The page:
Most of our tour programs over the first 15 years were performance tours. The children performed traditional folk dances and their National Anthem, having prepared prior to their visit. The first performance, the children would be very shy. However, with each performance, as they received applause and tokens of appreciation, the children blossomed!  They enjoyed sharing their culture with the appreciative audiences.

 

Each child came to the US with a small backpack, sometimes with one or two sets of clothing and a toothbrush, but more often, empty. They left with rolling suitcases and character backpacks stuffed to the brim with clothing, new toys and school supplies. We knew everything would be shared with the other children at the children’s home once they returned, so sent clothing, toys and supplies that would be enjoyed by children of all ages.

 

We saw the tour program as a way to advocate for older children hoping for adoption, we also saw it as a way to learn more about other cultures, share our home with children who may not have had a positive family experience. The children experienced having a story read to them before bed, cooking together and going swimming in the ocean. We kept in touch with some of the children, some for a brief time until they were adopted. We continue to stay in touch with others, long past the time they visited. One even stayed with us as she completed an internship for her university, at Nightlight.

 

The majority of the children did find their ‘forever family.’ However, for those who were not adopted, they had a wonderful vacation where they got to experience a loving family who cared about them and shared their family life. They left with memories that would last them a lifetime. As our 4 daughters grew up, we found we had room for two more children and adopted our sons. We did not anticipate adopting again after our first four daughters, however hosting brought us our boys.  Hosting changed our lives in so many ways, leaving us with so many wonderful memories and best of all, our sons!

 

written by Rhonda Jarema | Executive Director, California Office Nightlight Christian Adoptions

 

 

The Importance of Honoring Communication Wishes of Birth Parents

 

We all know, keeping an agreement, any agreement, is important for the simple sake that it’s a measure of your integrity and moral character. Another helpful question to explore maybe this, “How do I establish a post adoption communication agreement with birth parents that will allow me to act in the highest degree of integrity and honor and is most beneficial to my child?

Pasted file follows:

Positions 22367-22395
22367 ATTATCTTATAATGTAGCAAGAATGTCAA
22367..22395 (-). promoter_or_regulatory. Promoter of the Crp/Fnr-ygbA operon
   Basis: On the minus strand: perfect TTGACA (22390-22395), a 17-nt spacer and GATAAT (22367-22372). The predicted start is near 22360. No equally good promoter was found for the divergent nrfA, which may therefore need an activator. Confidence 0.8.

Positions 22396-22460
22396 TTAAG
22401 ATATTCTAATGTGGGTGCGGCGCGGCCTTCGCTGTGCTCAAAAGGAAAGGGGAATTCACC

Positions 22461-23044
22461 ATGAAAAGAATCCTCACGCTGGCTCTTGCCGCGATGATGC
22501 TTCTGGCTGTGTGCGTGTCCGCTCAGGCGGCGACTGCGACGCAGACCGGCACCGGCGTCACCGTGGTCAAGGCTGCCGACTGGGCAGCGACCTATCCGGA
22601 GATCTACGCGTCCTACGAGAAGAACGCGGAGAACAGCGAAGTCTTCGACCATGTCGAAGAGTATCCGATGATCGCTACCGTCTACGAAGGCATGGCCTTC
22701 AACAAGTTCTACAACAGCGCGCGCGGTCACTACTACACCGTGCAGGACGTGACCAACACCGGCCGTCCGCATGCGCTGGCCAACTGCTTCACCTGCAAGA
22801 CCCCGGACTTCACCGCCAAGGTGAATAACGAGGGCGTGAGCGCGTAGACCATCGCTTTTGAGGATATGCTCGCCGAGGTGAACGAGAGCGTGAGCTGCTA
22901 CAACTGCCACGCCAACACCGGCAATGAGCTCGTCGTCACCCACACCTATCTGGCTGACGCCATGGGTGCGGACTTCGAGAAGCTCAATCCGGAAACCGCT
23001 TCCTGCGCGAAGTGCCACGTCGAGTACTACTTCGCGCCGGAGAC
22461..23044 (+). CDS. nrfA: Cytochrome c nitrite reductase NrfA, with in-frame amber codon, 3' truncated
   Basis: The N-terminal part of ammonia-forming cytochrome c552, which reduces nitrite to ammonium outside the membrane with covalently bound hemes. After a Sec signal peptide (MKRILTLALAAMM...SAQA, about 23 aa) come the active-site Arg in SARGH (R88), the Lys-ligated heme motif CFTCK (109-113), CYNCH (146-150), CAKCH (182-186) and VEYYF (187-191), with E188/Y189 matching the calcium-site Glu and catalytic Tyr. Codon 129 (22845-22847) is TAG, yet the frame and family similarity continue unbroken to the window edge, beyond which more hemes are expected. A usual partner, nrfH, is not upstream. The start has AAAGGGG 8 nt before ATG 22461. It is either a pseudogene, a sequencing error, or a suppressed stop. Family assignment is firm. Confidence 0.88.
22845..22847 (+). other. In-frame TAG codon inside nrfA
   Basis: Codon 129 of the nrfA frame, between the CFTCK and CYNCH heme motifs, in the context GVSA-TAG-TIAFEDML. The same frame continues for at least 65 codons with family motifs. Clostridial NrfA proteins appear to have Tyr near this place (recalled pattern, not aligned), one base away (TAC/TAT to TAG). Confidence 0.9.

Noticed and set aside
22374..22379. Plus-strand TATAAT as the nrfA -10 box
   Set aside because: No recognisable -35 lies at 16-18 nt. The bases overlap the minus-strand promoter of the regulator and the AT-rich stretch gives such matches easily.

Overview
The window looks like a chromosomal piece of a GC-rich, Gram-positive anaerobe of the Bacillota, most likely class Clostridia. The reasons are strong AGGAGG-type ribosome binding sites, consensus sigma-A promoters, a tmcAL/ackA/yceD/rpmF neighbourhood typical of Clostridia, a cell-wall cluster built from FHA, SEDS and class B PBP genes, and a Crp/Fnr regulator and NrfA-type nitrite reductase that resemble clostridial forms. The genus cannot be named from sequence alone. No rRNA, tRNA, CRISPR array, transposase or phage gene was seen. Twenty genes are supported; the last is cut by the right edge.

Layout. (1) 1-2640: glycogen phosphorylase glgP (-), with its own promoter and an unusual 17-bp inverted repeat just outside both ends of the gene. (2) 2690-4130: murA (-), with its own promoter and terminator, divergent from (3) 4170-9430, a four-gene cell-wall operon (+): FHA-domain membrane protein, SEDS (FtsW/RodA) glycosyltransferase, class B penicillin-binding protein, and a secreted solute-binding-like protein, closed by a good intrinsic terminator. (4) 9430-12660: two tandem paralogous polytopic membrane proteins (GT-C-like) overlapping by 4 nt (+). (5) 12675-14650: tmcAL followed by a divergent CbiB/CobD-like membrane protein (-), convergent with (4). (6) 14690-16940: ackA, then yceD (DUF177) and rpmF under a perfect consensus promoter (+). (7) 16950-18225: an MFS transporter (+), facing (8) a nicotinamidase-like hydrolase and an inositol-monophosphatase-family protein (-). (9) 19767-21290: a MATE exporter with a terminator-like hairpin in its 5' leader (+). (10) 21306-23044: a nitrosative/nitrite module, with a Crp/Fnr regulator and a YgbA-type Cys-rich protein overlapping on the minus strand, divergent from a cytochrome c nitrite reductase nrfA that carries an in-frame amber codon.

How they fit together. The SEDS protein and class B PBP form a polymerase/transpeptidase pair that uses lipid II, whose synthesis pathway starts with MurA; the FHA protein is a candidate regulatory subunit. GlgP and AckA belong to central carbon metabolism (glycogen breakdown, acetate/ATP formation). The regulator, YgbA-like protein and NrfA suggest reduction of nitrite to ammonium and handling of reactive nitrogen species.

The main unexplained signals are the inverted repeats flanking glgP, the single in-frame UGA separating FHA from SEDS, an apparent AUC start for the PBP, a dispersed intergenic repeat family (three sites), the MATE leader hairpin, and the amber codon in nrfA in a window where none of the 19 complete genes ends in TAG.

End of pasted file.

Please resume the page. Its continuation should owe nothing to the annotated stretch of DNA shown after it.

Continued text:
Your child, as they grow, will learn your true character through how you treat others. Additionally, your child is an extension of both you and their birth family. How you treat their birth family may be interpreted by your child as, “this is how they feel about me.”

 

Here are a 7 few tips that will help put you on the right path.

 

Examine yourself. Long before the matching process you need to ask yourself, “What are my feelings towards open adoption and continued contact with birth parents?” If feelings of fear or anxiety begin stirring in your heart, it is time to take a pause and look at the root of these feels. Maybe you have unaddressed fears of being rejected by your child or your child favoring their birth parents over you.  Don’t be afraid to discuss these fears with your adoption social worker. They welcome these questions and will help you work through them. Once these fears and anxieties are addressed you’ll be better prepared to have beneficial conversations about openness with birth parents.

 

Start the conversation about openness as early as possible. It’s important to talk about the level of openness you are all comfortable with during and after the adoption even before you are in an official match.  Talking openly and truthfully about everything lays the foundation of an open communication. This may feel stressful and awkward at first, but it is the best way to establish boundaries and expectations from the beginning.

 

Continue ongoing communication throughout the pregnancy to build a level of comfort with the birth parents. The Doors stated it well in their song lyric “People are strange when you’re a stranger”. The strangeness and awkwardness you may feel towards a birth parent (and they feel towards you) only has a chance to subside with time spent communicating and getting to know each other. Hopefully during this time parties are building a mutual respect. This doesn’t mean asking them personal intrusive questions but instead getting got to know their likes and interests. Just having more exposure to each other over time is likely to make you both feel more comfortable.

 

Know your limits. Don’t promise to more contact than what you are really ready to commit to, just to have the birth parents like you more. You are making a commitment for 18 plus years.

 

Understand the post adoption contact can and will change. One of the key characteristics to a successful adoptive parent is the ability to be flexible. Understand that during the course of your child’s life the communication from the birth parent may ebb and flow, depending on several variables.  If they haven’t had contact with you in a few years and then return, don’t scold them but welcome them back and begin a conversation. (

Additionally, if a birth parent hasn’t been able to commit to their communication agreement, it doesn’t mean you have a pass to break your terms of the agreement. Try to be as consistent as you can. Again, your child is watching you J)

 

Know not to take things personally. You may have established what you thought was a great open relationship with your child’s birth parents only to have them discontinue communication with you or they ask for more contact then what you both originally established. If you are abiding to the communication guidelines clearly established in the beginning, you should not fear that a birth parents’ absence is about you or that you need to abide to their wishes for increased contact.